Versions & componentsPageBox allows presentation to be distributed everywhere on Internet. It combines the best of traditional alternatives, subsecond response time and lower bandwidth requirement of client/server applications with development and deployment simplicity of Web Applications.
This presentation is relatively old now (December 2000). Though this document has been the basis of subsequent documents, we are likely now to implement Web cache interface in a slightly different way. It focus on performance enhancements and corporate needs. Since we broaden the scope of application.
The newer (March 2001) Rationale document refines our objectives and scope.
Our implementation of PageBoxes is named JSPservlet.
We definitely recommend reading the article before reading the sources:
JSPservletThe diagram below shows how it works:
You install JSPservlet on your presentation servers and you store your Web Archives on a Web Server. Then you trigger the deployment of the Web Archives on the presentation servers using an administration servlet of JSPservlet.
Your Web Archives run on the same JVM but they are loaded by independent class loaders and can run in sandboxes. You can see JSPservlet as an applet container for Web Archives. The only difference is JSPservlet updates an archive only when requested by the administrator.
We tested PageBox with Tomcat and Resin. PageBox should be easy to port on other Application Servers. Let us know about your ports. We would be happy to make other versions available on this side. You can download Tomcat from http://jakarta.apache.org/site/binindex.html and Resin from http://www.caucho.com/download/index.xtp.
You also need a Java 2 JDK (J2SE) that can be JDK 1.2.2 to 1.4. You can download it at Sun.
Embedded server versionThis version is designed in Open Service Gateway Initiative (OSGi) conformant frameworks. The primary goal of the OSGi service framework is to use the Java (TM) programming language's platform independence and dynamic code-loading capability to make development and dynamic deployment of applications for small-memory devices easier.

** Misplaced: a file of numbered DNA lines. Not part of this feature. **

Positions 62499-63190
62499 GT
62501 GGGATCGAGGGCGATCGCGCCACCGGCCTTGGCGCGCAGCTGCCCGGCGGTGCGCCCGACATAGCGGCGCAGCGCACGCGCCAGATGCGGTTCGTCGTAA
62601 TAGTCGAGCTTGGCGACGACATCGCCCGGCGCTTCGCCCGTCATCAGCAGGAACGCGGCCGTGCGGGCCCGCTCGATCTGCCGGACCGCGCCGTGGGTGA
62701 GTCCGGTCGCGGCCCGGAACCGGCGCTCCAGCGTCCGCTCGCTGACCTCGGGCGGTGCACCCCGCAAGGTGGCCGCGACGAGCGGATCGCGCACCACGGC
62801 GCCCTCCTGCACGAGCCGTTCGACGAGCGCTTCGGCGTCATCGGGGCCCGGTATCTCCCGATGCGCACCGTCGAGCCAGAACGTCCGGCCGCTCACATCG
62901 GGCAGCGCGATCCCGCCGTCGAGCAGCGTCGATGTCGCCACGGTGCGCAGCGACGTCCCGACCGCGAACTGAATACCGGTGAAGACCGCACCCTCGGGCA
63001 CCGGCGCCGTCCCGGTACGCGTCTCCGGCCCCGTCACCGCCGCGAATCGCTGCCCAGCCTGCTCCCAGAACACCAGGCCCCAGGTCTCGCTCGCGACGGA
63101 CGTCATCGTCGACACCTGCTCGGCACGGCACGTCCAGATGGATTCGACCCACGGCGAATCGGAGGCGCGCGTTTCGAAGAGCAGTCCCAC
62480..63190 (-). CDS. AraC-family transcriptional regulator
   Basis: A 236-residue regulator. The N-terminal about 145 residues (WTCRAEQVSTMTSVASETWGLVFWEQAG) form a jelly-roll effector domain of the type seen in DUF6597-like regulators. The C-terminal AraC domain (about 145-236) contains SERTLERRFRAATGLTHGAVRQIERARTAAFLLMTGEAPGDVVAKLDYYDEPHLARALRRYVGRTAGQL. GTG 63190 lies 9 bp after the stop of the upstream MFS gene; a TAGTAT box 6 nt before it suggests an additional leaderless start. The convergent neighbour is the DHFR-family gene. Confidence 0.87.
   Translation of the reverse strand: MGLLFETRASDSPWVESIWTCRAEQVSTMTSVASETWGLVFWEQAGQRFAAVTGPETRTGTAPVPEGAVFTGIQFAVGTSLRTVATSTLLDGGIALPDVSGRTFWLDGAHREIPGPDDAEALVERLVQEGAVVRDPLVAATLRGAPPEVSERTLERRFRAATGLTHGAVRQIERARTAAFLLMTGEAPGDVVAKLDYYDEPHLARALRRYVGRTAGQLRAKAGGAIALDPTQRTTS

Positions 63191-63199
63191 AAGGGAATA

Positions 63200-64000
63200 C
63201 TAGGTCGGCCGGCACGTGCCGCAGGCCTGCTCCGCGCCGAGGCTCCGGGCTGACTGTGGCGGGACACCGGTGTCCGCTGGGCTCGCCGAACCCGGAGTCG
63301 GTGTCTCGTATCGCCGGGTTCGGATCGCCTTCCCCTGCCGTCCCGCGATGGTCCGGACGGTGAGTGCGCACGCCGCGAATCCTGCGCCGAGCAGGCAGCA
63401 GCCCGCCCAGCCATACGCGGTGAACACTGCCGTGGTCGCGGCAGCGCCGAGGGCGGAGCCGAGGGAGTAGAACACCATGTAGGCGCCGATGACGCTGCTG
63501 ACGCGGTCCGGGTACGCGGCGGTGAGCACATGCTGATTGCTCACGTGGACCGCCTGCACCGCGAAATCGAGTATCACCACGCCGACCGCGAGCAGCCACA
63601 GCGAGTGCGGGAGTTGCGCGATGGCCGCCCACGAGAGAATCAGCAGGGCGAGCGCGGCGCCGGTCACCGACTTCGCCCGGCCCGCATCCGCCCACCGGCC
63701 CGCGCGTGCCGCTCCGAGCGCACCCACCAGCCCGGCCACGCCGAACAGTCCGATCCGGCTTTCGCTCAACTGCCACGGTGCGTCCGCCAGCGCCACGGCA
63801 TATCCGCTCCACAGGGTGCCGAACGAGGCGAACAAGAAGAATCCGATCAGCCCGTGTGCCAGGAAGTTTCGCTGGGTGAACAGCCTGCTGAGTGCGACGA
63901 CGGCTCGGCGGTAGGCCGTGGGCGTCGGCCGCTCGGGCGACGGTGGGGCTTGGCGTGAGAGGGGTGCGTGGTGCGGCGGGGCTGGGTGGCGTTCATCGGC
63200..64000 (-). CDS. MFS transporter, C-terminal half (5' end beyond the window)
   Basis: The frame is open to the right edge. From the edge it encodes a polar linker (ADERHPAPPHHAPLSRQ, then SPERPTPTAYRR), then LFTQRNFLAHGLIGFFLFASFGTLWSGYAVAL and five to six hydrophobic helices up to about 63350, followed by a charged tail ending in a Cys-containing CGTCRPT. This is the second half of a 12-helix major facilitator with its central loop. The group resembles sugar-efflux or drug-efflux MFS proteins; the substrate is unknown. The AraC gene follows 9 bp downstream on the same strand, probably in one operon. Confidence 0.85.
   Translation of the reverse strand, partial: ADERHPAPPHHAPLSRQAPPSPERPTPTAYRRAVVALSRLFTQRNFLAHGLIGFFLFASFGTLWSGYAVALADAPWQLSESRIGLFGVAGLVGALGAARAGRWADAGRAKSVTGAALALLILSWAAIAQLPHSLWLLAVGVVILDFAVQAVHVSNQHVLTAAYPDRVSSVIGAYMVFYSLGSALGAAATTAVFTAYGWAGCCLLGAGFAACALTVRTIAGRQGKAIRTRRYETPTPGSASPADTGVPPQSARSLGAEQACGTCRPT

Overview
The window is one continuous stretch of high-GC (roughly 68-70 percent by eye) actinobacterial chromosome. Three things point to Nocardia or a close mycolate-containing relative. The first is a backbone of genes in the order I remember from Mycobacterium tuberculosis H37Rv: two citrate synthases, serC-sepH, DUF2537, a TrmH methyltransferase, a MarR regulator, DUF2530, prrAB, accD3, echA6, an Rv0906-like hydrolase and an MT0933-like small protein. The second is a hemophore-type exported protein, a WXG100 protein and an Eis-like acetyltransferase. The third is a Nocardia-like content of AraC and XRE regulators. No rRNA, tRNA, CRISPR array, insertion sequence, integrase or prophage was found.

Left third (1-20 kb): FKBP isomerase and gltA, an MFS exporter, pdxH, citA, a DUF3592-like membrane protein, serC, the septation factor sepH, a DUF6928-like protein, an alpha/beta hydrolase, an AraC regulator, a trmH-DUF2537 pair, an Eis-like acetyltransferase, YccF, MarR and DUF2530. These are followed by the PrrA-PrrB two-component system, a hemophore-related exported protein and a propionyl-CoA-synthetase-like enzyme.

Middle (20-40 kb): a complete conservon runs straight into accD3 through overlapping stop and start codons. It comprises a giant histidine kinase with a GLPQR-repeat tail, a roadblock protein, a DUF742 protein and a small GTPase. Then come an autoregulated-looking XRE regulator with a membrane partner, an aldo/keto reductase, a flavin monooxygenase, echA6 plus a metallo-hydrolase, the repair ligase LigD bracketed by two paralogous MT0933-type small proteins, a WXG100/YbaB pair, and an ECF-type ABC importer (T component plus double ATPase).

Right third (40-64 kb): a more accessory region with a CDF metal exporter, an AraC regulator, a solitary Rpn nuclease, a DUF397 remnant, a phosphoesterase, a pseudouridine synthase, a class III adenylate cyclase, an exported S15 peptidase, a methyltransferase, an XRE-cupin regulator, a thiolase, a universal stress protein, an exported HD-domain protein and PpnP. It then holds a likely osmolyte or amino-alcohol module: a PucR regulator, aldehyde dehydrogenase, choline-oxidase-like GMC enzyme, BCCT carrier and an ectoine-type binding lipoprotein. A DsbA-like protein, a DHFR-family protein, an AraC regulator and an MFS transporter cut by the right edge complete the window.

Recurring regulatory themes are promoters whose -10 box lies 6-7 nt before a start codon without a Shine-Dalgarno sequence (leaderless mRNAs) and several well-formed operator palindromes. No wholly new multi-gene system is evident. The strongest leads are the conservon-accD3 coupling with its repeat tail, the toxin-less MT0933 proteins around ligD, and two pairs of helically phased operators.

You can find documentation on OSGi on http://www.osgi.org.Sun provides an OSGi implementation named Java Embedded Server 2 (JES 2) on http://www.sun.com/software/embeddedserver/index.html, we used to develop the Embedded version.
We developed this version, not only to allow Web archive deployment on Home Gateway but also because its smaller footprint allows embedding JSPservlet on smaller devices.You can browse its documentation and its JavaDoc for more information.
Diskless versionBoth versions require disk space on JSPservlet host to store cached archives, managed archive list, keystore and policy files, log and statistics.
The diskless version doesn't write on JSPservlet host, to address smaller appliance requirements.
As a consequence:
PublisherVersions above require either that the archive author also administrates PageBoxes or that the author loads its archive on administrator site and let's know the administrator about where she or he wants to deploy its archive.
Publisher is an automated way to deploy archives.
Download version 1.0.4The compiled classes are provided with the appropriate organization.
You MUST however extract the archives and update the web.xml (Application Server) or the manifest and the property file (JES 2) according to the documentation and to your environment. You can use the Configurator to generate the web.xml.
If you have a problem, send a mail to email@example.com.
Application server version
Embedded server version
Publisher Mapper Cocoon/SOAP Security Configurator
J2EE version Embedded version Diskless version
©2001-2004 Alexis Grandemange Last modified